Beautiful Learning Moments with a Blue Heron

Blue Heron

Blue Heron

Yesterday a blue heron was along the water’s edge as I was leading a walking group by.

As  we where walking a participant had been talking and so our focus was not on the surroundings.  A thought ran through my mind, “look for the blue heron,” and so I looked up.  There, almost alongside of us, was the blue heron fishing.

How many times do we have these thought messages go through our mind and we don’t pay attention to them?

I am happy I listened this time as we enjoyed seeing this blue heron hunt for fish with no fear of us being watchers!  A highlight of our day that could so easily have been missed! One that brought us out of the story that was being shared into what was immediately in our surroundings!

Our walking lesson prior to going out in nature to walk was about noticing our immediate surrounding and how it influences us.  Many of us are unconscious of how our immediate surrounds stimulate pre-verbal responses.  It is a function of our brain-body connection we aren’t even aware that it is a part of our operating system!  This moment was a metaphor of that teaching!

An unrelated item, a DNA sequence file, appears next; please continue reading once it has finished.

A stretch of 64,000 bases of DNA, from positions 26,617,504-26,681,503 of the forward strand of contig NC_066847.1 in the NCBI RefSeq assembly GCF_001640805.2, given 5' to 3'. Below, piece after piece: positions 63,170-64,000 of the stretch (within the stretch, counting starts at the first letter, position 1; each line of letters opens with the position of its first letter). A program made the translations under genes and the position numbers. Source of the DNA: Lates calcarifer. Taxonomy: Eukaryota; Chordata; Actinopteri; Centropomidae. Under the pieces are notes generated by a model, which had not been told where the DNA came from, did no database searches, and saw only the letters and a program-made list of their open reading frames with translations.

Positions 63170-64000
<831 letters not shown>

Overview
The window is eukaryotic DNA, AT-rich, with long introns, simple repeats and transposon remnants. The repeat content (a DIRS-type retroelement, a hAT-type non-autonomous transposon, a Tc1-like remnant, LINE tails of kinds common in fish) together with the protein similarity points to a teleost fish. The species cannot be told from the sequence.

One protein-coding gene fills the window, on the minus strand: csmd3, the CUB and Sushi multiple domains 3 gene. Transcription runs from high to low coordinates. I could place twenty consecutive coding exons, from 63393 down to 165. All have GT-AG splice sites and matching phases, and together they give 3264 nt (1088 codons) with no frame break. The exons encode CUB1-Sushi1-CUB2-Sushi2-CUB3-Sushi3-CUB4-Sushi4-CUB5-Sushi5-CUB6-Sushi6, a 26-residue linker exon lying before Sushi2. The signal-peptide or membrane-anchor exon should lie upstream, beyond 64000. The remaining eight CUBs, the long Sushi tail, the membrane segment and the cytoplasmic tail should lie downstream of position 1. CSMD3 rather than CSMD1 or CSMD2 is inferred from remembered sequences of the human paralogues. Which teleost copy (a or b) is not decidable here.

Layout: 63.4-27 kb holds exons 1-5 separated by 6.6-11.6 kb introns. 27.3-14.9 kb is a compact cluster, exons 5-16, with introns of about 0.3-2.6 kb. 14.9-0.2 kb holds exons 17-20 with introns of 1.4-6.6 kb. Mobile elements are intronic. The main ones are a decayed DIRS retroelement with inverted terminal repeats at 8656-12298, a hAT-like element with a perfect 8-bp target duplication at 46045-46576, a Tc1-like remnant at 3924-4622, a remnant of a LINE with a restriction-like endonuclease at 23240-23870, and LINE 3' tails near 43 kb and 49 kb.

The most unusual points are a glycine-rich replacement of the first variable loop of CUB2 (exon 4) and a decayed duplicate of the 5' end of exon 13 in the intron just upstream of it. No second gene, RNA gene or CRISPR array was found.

Beautiful learning moments with a blue heron.

Westsong Walkway in West Bay ~ Monday, July 29th, 9 a.m. – 10 a.m.

  • SUMMER WALKING TOURS

We will focus on slowing down to connect and increase our experience.  So important in this fast paced world, even our thoughts and movements aren’t able to slow down!  Join us and explore  your fitness in a “new” way that is not focused on effort.  It is focused on turning the effort “off.”  Same fitness benefits!  Added benefit – see the beauty in our own Greater Victoria Communities……..

Register with renee@insideawareness.com for each tour of interest.  Cost – $10.00 (no debit or credit cards – cash only)

Saxe Point Park ~ Monday, July 22nd, 9 a.m. – 10:00 a.m.

  •  SUMMER WALKING TOURS

We will focus on slowing down to connect and increase our experience.  So important in this fast paced world, even our thoughts and movements aren’t able to slow down!  Join us and exlore  your fitness in a “new” way that is not focused on effort.  It is focused on turning the effort “off.”  Same fitness benefits!  Added benefit – see the beauty in our own Greater Victoria Communities……..